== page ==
University of Kentucky Press, 1993.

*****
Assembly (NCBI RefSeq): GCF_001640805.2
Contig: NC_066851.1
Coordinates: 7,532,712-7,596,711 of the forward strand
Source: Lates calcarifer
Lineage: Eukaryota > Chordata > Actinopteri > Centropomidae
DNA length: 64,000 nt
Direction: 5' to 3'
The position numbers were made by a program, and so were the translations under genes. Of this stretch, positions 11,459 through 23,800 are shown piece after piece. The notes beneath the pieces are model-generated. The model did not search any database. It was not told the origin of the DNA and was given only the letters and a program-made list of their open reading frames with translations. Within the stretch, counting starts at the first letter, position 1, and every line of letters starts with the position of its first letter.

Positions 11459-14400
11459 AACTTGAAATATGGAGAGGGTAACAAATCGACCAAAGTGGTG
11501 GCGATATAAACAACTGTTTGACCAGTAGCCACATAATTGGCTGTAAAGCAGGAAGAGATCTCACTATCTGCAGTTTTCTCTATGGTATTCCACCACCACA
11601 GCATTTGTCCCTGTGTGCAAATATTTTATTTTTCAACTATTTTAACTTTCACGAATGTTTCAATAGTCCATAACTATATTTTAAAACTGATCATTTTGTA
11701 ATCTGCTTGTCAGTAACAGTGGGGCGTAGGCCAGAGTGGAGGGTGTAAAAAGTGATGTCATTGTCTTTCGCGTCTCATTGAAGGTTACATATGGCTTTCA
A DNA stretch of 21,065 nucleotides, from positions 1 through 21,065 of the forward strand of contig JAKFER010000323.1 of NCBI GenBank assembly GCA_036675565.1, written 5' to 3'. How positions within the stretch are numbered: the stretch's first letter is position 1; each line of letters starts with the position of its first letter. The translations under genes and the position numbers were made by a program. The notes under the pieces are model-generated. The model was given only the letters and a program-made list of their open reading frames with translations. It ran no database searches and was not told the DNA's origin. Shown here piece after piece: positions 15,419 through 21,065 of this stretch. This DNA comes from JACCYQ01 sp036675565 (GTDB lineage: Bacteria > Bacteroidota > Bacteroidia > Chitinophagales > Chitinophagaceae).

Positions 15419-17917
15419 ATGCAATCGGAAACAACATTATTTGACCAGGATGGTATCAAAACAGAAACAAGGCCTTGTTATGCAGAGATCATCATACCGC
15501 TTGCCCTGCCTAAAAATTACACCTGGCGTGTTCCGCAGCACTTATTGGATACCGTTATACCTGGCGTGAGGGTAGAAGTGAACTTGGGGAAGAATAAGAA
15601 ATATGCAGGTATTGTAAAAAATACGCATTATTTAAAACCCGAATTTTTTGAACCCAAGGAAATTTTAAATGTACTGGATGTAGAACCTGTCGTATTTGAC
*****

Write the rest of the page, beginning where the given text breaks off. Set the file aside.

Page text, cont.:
Labor organizing in the South has had a long and eventful, although not particularly successful, history. Early writers about the region tended to blame this failure on the workers, depicting them as docile and obedient. This was especially the case in the textile industry, where northern union leaders often cited southern workers’ acceptance of nonadversarial relationships within a system of paternalistic management. Many contemporary historians and social scientists have challenged this image of southern millhands, suggesting that the power and resistance of industry executives have probably played a greater role. They point to the fact that much of the industry migrated from the North in order to escape from unions, and once relocated, continued efforts to resist them.